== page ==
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Allianz Life Insurance Company of North America v. Muse

United States District Court, W.D. Oklahoma

January 9, 2020

ALLIANZ LIFE INSURANCE COMPANY OF NORTH AMERICA, Plaintiff/Counterclaim Defendant,
v.
GENE L. MUSE, M.D., Defendant/Counterclaimant; and PATIA PEARSON, Defendant.

          ORDER

          CHARLES B. GOODWIN, UNITED STATES DISTRICT JUDGE

         Now before the Court are three Motions in Limine filed by Defendant/Counterclaimant Gene L. Muse, MD (“Muse”) (Doc. Nos. 134, 135, 136). Plaintiff/Counterclaim Defendant Allianz Life Insurance Company of North America (“Allianz”) has responded (Doc. Nos. 151, 152, 153). The Court heard argument on the Motions on January 7, 2020, and now rules as follows.

         I. Muse's First Motion in Limine

         In his First Motion, Muse requests that the Court exclude testimony and evidence regarding Muse's sources and amounts of income, business interests, and properties owned as irrelevant to the matters before the Court. Allianz responds that these types of evidence will likely be relevant to issues other than Muse's financial condition, including that Muse's active participation in organizations and management of properties show a greater physical ability than what he represented to Allianz. Allianz also notes that Muse's financial condition would be relevant in the event that punitive damages are considered by the jury.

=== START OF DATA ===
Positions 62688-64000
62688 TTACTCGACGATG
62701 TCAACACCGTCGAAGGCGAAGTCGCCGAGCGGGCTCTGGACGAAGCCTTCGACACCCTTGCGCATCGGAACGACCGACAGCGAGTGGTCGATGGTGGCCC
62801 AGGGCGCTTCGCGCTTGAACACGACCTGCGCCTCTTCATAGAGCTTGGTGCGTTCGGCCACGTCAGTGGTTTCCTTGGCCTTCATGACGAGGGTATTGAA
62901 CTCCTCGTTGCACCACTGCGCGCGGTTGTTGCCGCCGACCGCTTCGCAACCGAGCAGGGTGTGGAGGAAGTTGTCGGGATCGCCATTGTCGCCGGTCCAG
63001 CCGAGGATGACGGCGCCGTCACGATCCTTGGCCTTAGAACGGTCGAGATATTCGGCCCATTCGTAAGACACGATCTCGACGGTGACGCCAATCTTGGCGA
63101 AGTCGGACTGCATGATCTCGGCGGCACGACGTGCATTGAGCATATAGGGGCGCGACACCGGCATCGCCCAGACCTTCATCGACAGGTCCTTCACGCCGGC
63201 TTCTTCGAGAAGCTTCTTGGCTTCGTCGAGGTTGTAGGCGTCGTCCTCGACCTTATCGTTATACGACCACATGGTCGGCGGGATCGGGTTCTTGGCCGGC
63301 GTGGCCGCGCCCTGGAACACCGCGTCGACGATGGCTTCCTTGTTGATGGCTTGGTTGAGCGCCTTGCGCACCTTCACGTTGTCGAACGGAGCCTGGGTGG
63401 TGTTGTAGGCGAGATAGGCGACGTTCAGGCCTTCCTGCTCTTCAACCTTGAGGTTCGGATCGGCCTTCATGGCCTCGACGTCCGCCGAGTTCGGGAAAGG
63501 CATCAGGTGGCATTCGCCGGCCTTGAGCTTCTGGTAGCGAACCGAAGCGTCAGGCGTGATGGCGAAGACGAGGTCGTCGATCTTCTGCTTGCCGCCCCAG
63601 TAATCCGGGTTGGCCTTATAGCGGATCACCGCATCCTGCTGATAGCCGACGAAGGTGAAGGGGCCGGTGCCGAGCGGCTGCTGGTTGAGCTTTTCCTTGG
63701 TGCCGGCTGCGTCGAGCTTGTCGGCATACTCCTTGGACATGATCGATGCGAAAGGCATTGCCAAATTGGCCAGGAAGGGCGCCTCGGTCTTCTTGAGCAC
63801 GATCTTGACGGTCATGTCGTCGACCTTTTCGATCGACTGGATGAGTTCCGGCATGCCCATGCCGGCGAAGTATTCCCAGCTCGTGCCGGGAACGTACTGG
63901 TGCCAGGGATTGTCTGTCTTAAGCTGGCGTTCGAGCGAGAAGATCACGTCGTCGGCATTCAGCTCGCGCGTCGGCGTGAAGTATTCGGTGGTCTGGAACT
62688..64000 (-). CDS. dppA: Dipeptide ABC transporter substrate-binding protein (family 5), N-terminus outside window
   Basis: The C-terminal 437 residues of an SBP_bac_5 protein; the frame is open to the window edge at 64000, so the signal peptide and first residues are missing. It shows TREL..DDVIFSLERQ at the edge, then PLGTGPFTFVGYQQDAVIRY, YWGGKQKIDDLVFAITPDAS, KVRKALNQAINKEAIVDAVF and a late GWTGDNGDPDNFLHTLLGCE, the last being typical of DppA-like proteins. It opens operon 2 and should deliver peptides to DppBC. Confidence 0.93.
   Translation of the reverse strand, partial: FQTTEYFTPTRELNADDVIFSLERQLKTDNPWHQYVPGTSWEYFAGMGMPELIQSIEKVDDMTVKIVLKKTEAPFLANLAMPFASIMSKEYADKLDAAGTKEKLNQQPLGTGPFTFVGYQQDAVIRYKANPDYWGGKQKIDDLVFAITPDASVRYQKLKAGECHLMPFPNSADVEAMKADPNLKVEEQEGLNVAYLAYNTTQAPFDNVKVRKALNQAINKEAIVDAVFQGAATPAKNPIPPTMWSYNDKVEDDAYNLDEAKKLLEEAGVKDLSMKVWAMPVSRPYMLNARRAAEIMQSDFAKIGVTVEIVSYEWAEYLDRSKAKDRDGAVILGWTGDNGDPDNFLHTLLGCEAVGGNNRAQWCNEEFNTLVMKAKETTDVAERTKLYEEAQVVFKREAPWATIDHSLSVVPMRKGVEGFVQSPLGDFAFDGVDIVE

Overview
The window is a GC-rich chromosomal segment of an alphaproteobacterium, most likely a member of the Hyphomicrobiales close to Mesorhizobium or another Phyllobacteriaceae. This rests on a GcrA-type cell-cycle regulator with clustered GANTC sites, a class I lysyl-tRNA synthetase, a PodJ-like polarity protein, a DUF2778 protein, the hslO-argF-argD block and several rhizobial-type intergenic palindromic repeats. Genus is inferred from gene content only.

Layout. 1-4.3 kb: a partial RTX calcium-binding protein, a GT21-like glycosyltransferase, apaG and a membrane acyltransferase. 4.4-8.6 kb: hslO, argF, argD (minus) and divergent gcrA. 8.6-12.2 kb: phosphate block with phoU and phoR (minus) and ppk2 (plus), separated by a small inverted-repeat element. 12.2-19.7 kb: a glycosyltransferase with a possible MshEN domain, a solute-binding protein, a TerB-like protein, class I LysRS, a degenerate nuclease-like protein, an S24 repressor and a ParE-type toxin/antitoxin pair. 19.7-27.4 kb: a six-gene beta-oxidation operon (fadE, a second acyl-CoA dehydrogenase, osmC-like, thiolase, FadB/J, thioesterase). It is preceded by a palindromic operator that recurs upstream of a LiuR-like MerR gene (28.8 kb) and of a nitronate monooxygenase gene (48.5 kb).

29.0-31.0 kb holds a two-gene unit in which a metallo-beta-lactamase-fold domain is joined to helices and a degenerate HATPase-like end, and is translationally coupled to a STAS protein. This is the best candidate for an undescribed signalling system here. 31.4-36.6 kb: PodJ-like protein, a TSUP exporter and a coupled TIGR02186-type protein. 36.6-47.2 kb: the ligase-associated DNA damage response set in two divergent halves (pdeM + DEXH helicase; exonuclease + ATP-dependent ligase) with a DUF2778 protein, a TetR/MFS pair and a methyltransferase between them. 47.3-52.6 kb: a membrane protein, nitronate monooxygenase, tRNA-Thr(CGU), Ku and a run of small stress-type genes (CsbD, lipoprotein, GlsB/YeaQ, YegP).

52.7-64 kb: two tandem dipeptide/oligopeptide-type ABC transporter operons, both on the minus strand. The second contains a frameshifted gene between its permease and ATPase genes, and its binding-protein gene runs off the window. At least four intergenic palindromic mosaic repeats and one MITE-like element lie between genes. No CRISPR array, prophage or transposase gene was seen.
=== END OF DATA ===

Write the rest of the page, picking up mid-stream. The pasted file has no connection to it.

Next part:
The First Motion (Doc. No. 134) is GRANTED IN PART and DENIED IN PART. The Court agrees that the specific income Muse receives from his other insurance policies or business interests is not relevant to the claims and defenses before the Court and, therefore, such evidence shall not be presented at the liability stage of trial. Beyond that, the Court denies Muse's broad request at this time because the evidence at issue has not been sufficiently described to allow the Court to evaluate whether it is relevant for the reasons stated by Allianz. Muse may object if Allianz seeks to admit any such testimony or item of evidence at trial. Cf. Hussein v. Duncan Reg'l Hosp., Inc., No. CIV-07-439-F, 2009 WL 10672480, at *1 (W.D. Okla. Oct. 20, 2009) (“[A] motion in limine is a request to the court, in advance of trial, to apply the rules of evidence to a particular set of facts. The court cannot rule in the abstract.”).

         II. Muse's Second Motion in Limine

         Muse's Second Motion (Doc. No. 135) requests that the Court exclude any mention of prior criminal charges that appear in Allianz's investigative reports. Allianz has agreed to redaction of the reports (Doc. No. 152). Therefore, this request is GRANTED.

         III. Muse's Third Motion in Limine

         In his Third Motion (Doc. No. 136), Muse asserts: “Allianz intends to offer exhibits which were not produced in discovery, have not been previously identified, constitute hearsay and are irrelevant, such as The OKC Philharmonic Annual Reports (from 2013 - 2018), articles from ‘okc Friday,' Facebook posts, a Quit Claim Deed, and a picture of Dr. Muse at the airport taken this past summer.” Def.'s Third Mot. at 2.